Six emergency shelter programs approached the Better Together Fund to conduct a feasibility study. With a grant of about $18,000, they began to explore whether the shelters could work together. Once the idea for DVBeds was developed, leaders received another implementation grant to build out the new technology and create agreements for the network. 

At first glance, DVBeds appeared to be a digital solution to ensure coordination. Indeed, the technology made it easy for users to search for available beds in specific categories (e.g., family units, wheelchair-accessible units). However, the agreements and active participation of the agencies were even more critical. In the Memorandum of Understanding that each agency signed with The Family Place, they agreed to “report accurate uploads of data of open beds as they become available through the use of the application at a predetermined schedule and transfer domestic violence hotline callers to agencies with available bed space and provide warm referral to participating agencies.” 

Even as DVBeds expanded to 29 shelters and 12 non-shelter facilities, daily collaboration remained at the heart of the network. Today, the platform plays an essential role in providing shelter for many victims of domestic violence in Texas. There are over 50,000 logins to the DVBeds annually, meaning that over 50,000 times, agencies in the system log in to find shelter for a survivor or to update their bed availability. This network demonstrates how independent social service agencies, working together, can provide higher quality services and better utilize agencies’ capacity to meet their clients’ needs.

Key Lessons for Alliances and Networks

Lesson 1: Let the goal guide the design

Alliances and networks are designed and configured in many different ways. For example, the client or community experience is at the center of the work in a systems alignment network. Meanwhile, developing deep leadership trust and commitment is crucial to policy and learning networks since both require significant adaptation.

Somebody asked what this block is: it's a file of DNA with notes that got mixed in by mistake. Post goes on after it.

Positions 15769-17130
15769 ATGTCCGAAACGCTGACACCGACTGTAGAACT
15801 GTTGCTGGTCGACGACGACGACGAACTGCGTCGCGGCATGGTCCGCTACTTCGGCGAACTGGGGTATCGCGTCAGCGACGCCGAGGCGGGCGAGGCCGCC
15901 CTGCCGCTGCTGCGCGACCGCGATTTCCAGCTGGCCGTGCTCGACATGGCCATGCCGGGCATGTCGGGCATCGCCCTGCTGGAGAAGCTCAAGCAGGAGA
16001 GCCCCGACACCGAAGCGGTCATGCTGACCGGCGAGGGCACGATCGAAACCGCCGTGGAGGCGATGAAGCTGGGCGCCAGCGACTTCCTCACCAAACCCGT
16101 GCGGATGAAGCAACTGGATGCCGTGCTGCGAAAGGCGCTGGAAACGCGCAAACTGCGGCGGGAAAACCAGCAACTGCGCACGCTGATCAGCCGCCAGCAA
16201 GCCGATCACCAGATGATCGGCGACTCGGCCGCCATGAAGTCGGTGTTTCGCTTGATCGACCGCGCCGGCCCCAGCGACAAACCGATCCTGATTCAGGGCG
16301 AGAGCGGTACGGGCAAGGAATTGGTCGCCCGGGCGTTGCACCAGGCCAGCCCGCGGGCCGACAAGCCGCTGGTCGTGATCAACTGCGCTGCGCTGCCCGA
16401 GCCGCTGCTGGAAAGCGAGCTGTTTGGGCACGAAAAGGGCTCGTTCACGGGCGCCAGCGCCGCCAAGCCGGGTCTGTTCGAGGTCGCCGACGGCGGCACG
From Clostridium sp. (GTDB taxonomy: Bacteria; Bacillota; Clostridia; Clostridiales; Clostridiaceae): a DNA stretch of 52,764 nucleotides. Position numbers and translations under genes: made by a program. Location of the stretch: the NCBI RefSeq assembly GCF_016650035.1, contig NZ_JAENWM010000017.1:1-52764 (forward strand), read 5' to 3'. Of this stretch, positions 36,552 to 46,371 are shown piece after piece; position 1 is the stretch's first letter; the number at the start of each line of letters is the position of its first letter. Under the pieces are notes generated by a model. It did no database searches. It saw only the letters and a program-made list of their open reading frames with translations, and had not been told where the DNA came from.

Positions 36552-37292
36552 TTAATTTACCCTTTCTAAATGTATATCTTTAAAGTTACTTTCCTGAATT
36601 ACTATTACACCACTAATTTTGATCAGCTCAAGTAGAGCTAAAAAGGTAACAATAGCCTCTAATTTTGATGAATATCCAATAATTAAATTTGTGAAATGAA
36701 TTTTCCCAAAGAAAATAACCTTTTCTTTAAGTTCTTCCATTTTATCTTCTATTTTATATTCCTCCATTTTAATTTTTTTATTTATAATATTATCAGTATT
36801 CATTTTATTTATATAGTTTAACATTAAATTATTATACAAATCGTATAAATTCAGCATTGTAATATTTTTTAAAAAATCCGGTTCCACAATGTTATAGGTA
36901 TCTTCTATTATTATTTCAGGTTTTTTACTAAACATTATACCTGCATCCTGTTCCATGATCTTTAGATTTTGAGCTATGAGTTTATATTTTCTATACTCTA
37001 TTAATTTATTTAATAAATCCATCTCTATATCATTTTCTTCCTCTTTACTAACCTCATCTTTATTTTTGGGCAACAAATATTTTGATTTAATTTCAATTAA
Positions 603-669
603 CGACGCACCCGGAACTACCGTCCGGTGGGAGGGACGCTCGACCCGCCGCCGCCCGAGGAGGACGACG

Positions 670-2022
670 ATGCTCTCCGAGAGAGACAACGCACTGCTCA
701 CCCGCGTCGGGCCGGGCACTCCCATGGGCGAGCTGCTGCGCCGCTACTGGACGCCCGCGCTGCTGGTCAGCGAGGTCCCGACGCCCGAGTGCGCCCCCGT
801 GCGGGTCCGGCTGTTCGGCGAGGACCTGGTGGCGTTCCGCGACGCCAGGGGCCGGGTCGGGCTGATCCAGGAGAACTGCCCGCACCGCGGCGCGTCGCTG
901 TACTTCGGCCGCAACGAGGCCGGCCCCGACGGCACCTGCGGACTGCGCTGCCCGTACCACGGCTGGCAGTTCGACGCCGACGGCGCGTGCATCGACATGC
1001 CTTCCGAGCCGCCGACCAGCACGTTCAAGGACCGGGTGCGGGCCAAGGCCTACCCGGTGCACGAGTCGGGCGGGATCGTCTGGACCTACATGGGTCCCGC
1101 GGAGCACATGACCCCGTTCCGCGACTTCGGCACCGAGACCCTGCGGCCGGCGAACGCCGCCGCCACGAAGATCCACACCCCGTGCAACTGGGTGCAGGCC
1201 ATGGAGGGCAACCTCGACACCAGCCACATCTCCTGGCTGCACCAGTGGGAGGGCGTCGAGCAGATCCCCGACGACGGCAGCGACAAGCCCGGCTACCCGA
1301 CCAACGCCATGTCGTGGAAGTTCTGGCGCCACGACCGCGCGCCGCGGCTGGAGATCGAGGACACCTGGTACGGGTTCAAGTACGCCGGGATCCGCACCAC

In smaller networks with multiple goals, there is often a shared coordinating board consisting of the leaders and staff of each member organization. This arrangement allows the group to move nimbly as they take on each initiative. A central organization is usually established in larger networks that primarily operate for systems alignment. This entity serves as the guiding “hub” for the entire network, providing direction and oversight to ensure effective collaboration.

Lesson 2: Acknowledge management dilemmas

By definition, alliances and networks balance the interdependence and autonomy of individual organizations. In extreme cases, tensions between management teams may never reach a resolution. Common management dilemmas for networks include efficiency vs. inclusion, bottom-up vs. top-down decision-making, managing turnover vs. reaching impact, adapting to change vs. scaling what works, and addressing resistance vs. making adjustments. In each of the dilemmas, prioritizing one aspect increases pressure on the other. 

Acknowledging management dilemmas is pivotal for maintaining the resilience and effectiveness of alliances. Rather than viewing these tensions as obstacles, successful networks embrace them as opportunities for growth and adaptation. When management teams are empowered to address dilemmas openly and collaboratively, it fosters a sense of trust and ownership among member organizations.

Lesson 3: Ensure sufficient staffing for the alliance/network

In the long term, with documented positive outcomes, all the alliances and networks in this report created dedicated staff positions. Ultimately, they recognized that a part-time employee was insufficient to maintain the alliance. In many cases, full-time collaboration staff are employees of one of the member organizations, which helps the network operate efficiently without adding incremental payroll costs.

Official staff members, as opposed to part-time or temporary workers, would have a deeper understanding of the joint entity’s dynamics and needs, allowing for more informed decision-making and strategic planning. Investing in dedicated positions, alliances, and networks demonstrates their commitment to long-term sustainability. It reflects a practical approach to resource allocation, prioritizing the operational infrastructure necessary for achieving shared objectives and fostering meaningful collaboration.

If you would like to learn more about Philanthropy California and DVBeds, look out for an upcoming podcast in the Sustained Collaboration Network series that will feature insights from the leaders of both organizations.